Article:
Product Review

OPEN U.P.P.E.R

A bike that does everything perfectly doesn’t exist, it simply can’t. However this hasn’t stopped the guys at OPEN from giving it a red hot crack. 

What we love most:

  • Light
  • Stiff
  • Extremely capable
  • Comfortable

OPEN is a small bike manufacturer out of  Switzerland that was founded by Gerard Vroomen and Andy Kessler. Those two names may or may not ring any bells, but they do carry a lot of weight. Vroomen is the mechanical engineer who co-founded Cervelo, and also produced the 3T Exploro (check it out, you can tell that it shares the same genes as the OPEN line-up). Andy Kessler transformed BMC from a company on the verge of bankruptcy to the international powerhouse it is today.

The two left their mass-produced companies because, in their words, they had ‘gotten too big.’ The companies weren’t about the bikes anymore. So they left and started a company that is purposely designed to be small. If you haven’t heard of OPEN before, it’s not surprising. They don’t advertise, sponsor or even build complete bikes. All they do is build bikes they love to ride.

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OPEN first produced a 29-inch hardtail, which at the time was the lightest production hardtail available. More recently however, and what OPEN are truly the best at, is gravel bikes. OPEN’s U.P.P.E.R is the company’s second iteration of their gravel frame, with the same geometry and clearance as the previous U.P. (Unbeaten Path), just with an improved carbon lay-up and a lighter weight.

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The beauty, or terror, depending on your point of view, of the OPEN is that it’s a blank canvas. All that comes in the box is a frame, a fork, a headset, and a few other bits and bobs. If you want an out and out race bike you can build it up like one, or if you want 650b wheels with MTB tyres, you can build it that way too – it’s completely up to you. It’s your bike, so don’t let a manufacturer decide how to ride it.

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For our U.P.P.E.R, we went for something in the middle, with 700c ENVE rims and 33mm tyres; it’s a bike that will give anything a go. No, you won’t be winning any crits with a build like that, nor will you be roaring down mountain bike trails, but it’ll eat up pretty much anything in-between.

I rode the U.P.P.E.R for week, testing it on everything from complete road rides to the local singletrack trails. The bike is great on the road, and all the standard buzzwords apply; stiff, light and responsive, all while maintaining comfort. Even whilst rolling on 33mm tyres, I didn’t feel disadvantaged compared to my everyday ride. It felt like a well-built road bike, which may not sound like much, but for a bike designed to fit mountain bike tyres, it’s a high praise. However, without a doubt, I fall squarely into the category of a weekend hacker, rather than an elite racer. But then again, don’t most of us?

It’s once you head off road, it is immediately obvious what the bike was truly designed for. In no way is this a road bike with wide tyres shoe-horned in. Somehow, it’s a road bike and a gravel bike. Even with the relatively slim Schwalbe X-One tyres, it was fast and stable, and just all-round felt at home. And herein lies the true genius behind the frame build: by dropping the drive side chainstay, you’re able to fit massive tyres without insane chainstay lengths. In fact, most CX bikes have longer chainstays and nowhere near the clearance.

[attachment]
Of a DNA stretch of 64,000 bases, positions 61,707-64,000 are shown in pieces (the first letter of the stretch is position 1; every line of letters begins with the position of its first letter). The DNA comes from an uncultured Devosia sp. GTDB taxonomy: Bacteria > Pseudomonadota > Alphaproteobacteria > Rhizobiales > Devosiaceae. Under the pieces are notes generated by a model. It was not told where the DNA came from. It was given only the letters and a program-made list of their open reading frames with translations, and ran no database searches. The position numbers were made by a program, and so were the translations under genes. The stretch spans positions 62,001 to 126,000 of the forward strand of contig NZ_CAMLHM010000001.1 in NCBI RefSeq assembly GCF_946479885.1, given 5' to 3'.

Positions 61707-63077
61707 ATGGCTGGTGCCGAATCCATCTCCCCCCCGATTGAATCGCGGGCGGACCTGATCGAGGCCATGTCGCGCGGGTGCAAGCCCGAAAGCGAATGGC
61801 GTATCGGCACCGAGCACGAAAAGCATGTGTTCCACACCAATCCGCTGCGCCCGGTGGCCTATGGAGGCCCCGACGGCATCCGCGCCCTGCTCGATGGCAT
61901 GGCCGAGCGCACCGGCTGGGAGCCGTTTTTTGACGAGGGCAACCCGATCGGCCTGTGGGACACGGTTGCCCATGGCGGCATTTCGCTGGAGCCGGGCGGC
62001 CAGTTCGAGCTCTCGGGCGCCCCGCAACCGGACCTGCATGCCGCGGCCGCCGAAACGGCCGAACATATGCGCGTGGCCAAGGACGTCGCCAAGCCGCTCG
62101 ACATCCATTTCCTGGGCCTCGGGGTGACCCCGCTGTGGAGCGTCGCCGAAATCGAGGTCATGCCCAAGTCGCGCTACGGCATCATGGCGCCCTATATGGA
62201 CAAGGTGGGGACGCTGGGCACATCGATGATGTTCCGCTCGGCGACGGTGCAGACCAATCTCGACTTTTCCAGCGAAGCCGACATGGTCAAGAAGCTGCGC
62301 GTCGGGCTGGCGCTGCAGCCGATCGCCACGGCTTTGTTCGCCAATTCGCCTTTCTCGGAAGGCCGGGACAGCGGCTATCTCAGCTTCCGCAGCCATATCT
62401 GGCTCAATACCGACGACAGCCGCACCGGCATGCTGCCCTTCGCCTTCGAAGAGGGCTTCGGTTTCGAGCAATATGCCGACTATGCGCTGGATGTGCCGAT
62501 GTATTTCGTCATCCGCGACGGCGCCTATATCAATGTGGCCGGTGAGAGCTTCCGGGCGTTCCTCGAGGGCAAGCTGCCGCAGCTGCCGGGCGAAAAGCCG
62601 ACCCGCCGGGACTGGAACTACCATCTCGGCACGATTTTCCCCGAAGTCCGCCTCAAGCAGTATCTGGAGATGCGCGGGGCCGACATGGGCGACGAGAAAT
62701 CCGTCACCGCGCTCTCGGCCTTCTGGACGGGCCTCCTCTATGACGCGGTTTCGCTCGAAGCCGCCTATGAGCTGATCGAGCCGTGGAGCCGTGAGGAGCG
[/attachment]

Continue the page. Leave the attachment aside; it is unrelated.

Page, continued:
Gravel and singletrack riding has different demands to riding on the road. Power is less consistent, very rarely on the road do you need to go full power because the road decided to suddenly pitch up to 20% for 30 seconds, and then back off, just to have it happen again in 20 meters. To these ephemeral fluctuations, the bike responded beautifully, and the ensuing descents were handled with just as much ease. The stability of the bike is comparable to a cross-country mountain bike, both during descents and around corners.

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I only tested one tyre size, but with the options available (up to 700c x 40mm, or 650b x 2.1), I know I only experienced a small part of what this bike can do, and I think that’s the best part of an OPEN. If you get bored of one type of riding, switch out the tyres and rims and you’ve got a completely new bike, ready for whatever is next.

To be fair, this is a hybrid bike, and that means you’re making compromises somewhere. You’re not getting an out and out race bike, even if you build it up as one. The bike is excellent for a great number of things, but compared to a specialist race bike of a specific discipline, it won’t come out on top. But again, that’s not really what the OPEN is about. If Vroomen or Kessler wanted to design a world tour-winning aero bike, or a world championship-winning XC mountain bike, they could have, because they’ve done it before. But they didn’t. They designed a bike that is fun to ride, wherever you want to ride it. If you’re looking for just a race bike, this may not be the best for that purpose, but if you want a bike that can do a road ride one day, then, without missing a beat, ride singletrack the next, this might just be the answer to your prayers.

I am well aware that this is a gushing review, but don’t confuse that for marketing hype. This is one of the most expensive production frames you can buy. For this bike to be worth it’s stratospheric price tag (AUD $5999 for a frame and fork), it needed to be. But for a bike that can clear two or three bikes out of your garage without you having to miss out on any of your rides, it might just be worth considering.

Categories: Product Review

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